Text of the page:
National media should have focused on Goliad tragedy
Between the early morning hours of July 20 and the night of July 22, two American tragedies played out. One was incessantly exploited for a week or so via the world wide news outlets. The other was extensively covered by The Victoria Advocate but otherwise relegated to the back pages of other newspapers. I felt the second tragedy was a much more disturbing event and should have garnered headlines and discussion from the national media. I was motivated to submit a version of this piece to the Washington Post and, when they did not run it, to the Atlantic, which also ignored it.
The tragedy the nation learned of took place in the Denver suburb of Aurora. A gunman took the lives of 12 people and maimed scores of others. That evening, the NBC Nightly News showcased Brian Williams in front of the cinema where the mass shooting took place. Ominous music added to the drama as Williams made impactful statements such as "in one of the worst mass murders in this country's history" and "the town of Aurora will never be the same." The segment was titled with something like "Massacre in Colorado." More than half their scheduled broadcast time was devoted to the story.
The second American tragedy took place during the evening of July 22 out on Highway 59 near the tiny Texas town of Goliad where 15 victims of human trafficking died when a pickup truck lost control and crashed. In an alternate universe, here is how I imagined this second tragedy should have been reported:
The Monday, July 23, editions of major newspapers include a front page headline "15 Dead in Texas." The NBC Nightly News opens with Brian Williams on U.S. Highway 59 in front of a makeshift memorial made up with colorful flowers and candles burning for each of the victims. And although today's drama-laden newscasts personally turn me off, NBC would title the segment: "Catastrophe in Goliad."
The coverage would go on to explain that the pickup truck was crammed with 23 likely illegal aliens. Williams would conduct an on-the-scene interview with a 38-year veteran Department of Public Safety Trooper Gerald Bryant who says when he drove up the dark stretch of U.S. Highway 59 on Sunday night that this scene was something he could never have imagined - a one-vehicle wreck, 15 fatalities.
The printed media coverage would reference interviews with some of the survivors. One interview might be with 16-year-old Mario Pango-Tol, of Guatemala, and go something like this: Speaking through an interpreter at DeTar Hospital Navarro in Victoria, the distraught survivor explained how he and his friends Victor and Juan were stuffed in the back of the pickup with the other petrified and exhausted people. They were going very fast because it was explained they had to get to Houston before they were caught. He didn't understand what they were running from because they were finally free. They were in Los Estados Unidos. Their dreams and aspirations would be filled. But now he did not know what would happen. He did not know that his friends Victor Tomas Pablo-Jorge and Diego Maydoqueo Tipaz-Jorge were dead.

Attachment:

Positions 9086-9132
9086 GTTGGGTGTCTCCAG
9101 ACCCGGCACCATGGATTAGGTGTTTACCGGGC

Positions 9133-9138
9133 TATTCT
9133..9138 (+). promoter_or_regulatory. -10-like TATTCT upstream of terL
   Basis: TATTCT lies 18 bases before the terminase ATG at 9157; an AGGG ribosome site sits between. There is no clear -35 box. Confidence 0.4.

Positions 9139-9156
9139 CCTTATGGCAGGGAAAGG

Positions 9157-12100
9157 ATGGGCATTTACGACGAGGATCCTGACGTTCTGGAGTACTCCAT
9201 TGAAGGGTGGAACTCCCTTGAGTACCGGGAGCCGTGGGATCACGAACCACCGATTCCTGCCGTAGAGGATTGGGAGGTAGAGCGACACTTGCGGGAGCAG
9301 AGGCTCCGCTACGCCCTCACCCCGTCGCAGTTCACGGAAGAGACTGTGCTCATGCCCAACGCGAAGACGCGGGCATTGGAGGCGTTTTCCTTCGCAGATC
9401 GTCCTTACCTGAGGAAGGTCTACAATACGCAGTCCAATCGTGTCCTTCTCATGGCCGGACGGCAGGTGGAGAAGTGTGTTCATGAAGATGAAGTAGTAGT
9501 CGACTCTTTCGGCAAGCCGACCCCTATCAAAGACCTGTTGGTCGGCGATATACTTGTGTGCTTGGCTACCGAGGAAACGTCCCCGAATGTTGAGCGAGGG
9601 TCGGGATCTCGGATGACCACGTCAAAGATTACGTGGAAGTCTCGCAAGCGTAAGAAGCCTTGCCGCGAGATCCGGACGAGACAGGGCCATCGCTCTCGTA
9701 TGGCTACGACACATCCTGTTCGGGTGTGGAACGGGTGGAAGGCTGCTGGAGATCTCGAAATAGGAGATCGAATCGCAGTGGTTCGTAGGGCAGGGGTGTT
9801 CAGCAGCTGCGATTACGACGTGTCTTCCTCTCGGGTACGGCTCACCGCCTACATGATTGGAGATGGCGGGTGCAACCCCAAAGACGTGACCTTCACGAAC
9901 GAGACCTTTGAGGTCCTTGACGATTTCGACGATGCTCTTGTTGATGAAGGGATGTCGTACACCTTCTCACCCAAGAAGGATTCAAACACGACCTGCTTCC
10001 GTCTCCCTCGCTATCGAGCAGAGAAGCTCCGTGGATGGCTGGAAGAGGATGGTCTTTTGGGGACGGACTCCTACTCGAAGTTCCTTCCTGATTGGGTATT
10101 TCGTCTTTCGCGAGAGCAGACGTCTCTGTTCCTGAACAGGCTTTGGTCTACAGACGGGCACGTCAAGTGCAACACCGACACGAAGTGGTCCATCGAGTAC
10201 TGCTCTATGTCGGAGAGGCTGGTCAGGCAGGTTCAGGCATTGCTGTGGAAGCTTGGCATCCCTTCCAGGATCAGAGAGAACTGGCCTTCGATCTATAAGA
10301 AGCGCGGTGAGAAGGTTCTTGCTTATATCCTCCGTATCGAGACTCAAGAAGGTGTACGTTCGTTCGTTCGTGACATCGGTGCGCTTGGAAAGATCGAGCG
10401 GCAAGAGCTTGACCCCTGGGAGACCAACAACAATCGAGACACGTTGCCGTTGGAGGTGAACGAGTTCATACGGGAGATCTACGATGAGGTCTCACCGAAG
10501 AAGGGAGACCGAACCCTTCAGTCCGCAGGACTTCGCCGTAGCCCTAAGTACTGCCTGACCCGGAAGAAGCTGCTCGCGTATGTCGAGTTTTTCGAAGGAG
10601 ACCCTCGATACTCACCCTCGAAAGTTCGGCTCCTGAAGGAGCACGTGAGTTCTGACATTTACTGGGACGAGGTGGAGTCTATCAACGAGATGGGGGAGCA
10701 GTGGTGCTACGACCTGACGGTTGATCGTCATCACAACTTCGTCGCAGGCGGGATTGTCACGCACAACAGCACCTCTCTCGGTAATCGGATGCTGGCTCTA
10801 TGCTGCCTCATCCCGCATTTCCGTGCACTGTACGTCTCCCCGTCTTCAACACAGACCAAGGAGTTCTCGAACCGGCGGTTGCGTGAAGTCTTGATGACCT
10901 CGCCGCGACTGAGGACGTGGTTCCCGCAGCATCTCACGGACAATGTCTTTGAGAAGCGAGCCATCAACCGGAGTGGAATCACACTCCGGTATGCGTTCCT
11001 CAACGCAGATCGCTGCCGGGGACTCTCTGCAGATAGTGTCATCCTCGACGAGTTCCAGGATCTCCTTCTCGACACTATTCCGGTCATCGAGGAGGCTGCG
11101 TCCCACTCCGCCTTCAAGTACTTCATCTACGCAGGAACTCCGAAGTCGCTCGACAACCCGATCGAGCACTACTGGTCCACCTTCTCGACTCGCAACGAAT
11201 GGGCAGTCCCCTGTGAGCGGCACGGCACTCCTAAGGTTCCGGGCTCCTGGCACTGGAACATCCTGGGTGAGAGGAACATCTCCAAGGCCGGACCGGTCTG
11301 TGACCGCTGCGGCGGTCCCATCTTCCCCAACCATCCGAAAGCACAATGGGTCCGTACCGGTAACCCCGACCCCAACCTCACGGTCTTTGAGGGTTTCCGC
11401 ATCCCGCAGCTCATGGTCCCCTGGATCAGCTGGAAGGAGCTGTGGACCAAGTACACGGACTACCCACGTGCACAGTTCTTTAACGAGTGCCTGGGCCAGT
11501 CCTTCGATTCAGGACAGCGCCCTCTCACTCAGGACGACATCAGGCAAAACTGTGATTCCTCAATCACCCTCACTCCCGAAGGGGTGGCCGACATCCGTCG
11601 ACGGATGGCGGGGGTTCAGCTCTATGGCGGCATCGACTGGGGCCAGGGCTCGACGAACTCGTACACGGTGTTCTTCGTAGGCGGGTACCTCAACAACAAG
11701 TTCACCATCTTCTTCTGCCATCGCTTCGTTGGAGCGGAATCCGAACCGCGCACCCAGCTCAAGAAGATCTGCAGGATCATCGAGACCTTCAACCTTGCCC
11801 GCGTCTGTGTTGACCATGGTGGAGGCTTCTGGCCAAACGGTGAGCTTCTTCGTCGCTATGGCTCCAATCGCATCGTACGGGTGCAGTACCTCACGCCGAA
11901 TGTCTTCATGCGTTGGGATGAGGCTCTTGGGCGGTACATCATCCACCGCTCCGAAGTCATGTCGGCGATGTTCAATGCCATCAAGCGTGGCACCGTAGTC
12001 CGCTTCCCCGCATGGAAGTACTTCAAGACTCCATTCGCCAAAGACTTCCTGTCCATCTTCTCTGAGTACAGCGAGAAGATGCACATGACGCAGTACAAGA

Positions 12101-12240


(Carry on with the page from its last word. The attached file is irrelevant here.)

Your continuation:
Another survivor, Miguel Lares-Zetina also of Guatamala would explain that he had left his home town two months prior after giving his family's life savings to a person who promised to take him to El Norte. His village was very proud of him. Along the way very bad people stopped his group and took any remaining money he had. They also took several young girls with them. He never saw the girls again.
There may be several reasons why this story was not extensively covered. But, the main reason is that it is just something we mainstream Americans cannot empathize with. Most of us do not understand the level of desperation required to motivate one to leave the known world behind in order to build a better life. We just think, how stupid to put 23 people in a pickup truck. We can, however, identify with sitting in a movie theater eating popcorn contemplating our vulnerabilities.
The week following these two American tragedies. I was in Washington, D.C., showing friends the sights and the monuments of our capital. The impressive displays represent acts of honor, perseverance and patriotism who made us the nation we are today. The monuments depict those that were inspired by their dreams of a better life in the future. The Goliad victims simply wanted the same thing.
I also noticed the flags were at half-staff and learned it was to honor the 12 victims of the tragedy in Colorado. I chose to remember all 27 victims of those tragic days. Vaya con Dios.
Ken Conklin, of Daleville, Va., is a manager in the technology industry. He is a regular guest columnist to the Roanoke Times. He can be contacted at Ken.Conklin@ntelos.net.